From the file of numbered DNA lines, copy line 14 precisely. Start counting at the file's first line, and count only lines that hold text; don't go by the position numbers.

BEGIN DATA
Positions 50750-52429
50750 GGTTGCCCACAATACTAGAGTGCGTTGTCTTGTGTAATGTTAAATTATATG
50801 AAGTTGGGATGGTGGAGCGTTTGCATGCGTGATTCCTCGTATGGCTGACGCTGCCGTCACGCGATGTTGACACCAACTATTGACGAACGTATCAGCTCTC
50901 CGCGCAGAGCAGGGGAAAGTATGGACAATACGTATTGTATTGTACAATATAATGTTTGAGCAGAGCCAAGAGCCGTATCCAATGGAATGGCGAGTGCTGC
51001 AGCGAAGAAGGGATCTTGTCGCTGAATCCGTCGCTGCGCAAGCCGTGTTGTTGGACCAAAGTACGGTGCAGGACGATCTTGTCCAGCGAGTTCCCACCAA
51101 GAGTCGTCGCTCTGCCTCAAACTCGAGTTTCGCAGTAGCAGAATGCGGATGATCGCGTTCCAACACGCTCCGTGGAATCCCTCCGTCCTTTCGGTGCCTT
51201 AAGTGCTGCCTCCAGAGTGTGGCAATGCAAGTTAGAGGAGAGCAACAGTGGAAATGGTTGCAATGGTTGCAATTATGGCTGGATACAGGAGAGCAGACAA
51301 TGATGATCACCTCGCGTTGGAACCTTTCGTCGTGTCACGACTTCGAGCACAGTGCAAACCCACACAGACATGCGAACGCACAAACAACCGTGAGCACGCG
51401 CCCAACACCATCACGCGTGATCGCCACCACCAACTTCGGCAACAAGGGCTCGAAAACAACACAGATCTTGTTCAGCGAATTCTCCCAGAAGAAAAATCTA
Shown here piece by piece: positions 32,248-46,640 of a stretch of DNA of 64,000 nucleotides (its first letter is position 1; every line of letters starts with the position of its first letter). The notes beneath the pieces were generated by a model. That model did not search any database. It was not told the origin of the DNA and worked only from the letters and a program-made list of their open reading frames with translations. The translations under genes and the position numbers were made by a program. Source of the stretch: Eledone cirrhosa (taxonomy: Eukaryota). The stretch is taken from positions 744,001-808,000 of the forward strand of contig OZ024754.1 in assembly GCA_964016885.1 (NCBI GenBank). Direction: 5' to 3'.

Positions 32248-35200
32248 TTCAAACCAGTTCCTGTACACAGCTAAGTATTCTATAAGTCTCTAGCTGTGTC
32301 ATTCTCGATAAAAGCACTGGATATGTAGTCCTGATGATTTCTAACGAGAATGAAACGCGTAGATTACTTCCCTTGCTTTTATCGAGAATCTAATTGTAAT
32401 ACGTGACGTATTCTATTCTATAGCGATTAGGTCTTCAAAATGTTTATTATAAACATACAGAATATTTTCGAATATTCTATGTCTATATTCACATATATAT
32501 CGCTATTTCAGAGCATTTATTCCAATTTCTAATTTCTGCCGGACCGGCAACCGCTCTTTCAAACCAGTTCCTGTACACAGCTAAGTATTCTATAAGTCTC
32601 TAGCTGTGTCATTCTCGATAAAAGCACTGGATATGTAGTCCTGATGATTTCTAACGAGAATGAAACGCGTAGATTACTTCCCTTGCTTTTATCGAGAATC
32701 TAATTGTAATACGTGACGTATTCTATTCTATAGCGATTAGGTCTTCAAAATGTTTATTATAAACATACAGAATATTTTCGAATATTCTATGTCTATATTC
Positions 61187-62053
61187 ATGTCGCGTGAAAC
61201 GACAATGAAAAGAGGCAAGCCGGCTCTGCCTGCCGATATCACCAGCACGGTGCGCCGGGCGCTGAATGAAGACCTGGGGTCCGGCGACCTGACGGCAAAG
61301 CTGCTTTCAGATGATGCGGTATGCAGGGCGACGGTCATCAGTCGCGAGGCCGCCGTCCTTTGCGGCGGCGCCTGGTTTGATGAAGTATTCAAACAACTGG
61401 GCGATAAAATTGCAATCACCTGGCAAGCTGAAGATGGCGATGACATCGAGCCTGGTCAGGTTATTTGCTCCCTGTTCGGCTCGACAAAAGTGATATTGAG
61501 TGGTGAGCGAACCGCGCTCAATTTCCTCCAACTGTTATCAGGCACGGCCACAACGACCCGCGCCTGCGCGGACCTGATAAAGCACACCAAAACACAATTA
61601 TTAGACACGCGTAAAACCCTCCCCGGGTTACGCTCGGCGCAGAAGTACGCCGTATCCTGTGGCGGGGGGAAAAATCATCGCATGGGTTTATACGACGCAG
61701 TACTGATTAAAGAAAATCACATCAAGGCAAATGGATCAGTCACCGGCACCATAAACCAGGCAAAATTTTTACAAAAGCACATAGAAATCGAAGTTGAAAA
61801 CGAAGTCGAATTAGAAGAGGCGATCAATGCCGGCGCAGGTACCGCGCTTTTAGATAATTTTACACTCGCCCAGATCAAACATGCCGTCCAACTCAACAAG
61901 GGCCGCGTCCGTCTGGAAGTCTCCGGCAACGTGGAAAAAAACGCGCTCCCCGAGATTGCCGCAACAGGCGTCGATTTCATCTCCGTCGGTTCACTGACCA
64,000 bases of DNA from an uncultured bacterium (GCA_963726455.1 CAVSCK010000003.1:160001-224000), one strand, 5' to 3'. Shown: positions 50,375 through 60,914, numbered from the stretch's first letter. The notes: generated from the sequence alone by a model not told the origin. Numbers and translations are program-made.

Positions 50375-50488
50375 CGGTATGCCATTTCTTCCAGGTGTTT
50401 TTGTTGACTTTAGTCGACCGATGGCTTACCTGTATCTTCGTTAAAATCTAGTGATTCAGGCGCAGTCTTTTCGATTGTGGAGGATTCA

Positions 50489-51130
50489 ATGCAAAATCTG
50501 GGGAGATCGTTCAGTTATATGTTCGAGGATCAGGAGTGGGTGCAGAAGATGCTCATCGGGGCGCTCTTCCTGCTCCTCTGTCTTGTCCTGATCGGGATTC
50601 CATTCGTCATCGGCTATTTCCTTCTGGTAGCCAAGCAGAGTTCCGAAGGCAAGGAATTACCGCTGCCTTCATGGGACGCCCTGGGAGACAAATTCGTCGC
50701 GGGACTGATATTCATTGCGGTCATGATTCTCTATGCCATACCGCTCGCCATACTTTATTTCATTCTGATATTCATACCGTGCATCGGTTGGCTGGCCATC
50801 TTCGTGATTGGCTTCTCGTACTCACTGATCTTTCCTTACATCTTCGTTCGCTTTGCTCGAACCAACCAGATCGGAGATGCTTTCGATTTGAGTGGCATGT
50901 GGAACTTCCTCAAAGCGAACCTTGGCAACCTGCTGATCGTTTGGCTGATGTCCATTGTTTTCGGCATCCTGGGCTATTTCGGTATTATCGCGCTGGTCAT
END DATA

32401 ACGTGACGTATTCTATTCTATAGCGATTAGGTCTTCAAAATGTTTATTATAAACATACAGAATATTTTCGAATATTCTATGTCTATATTCACATATATAT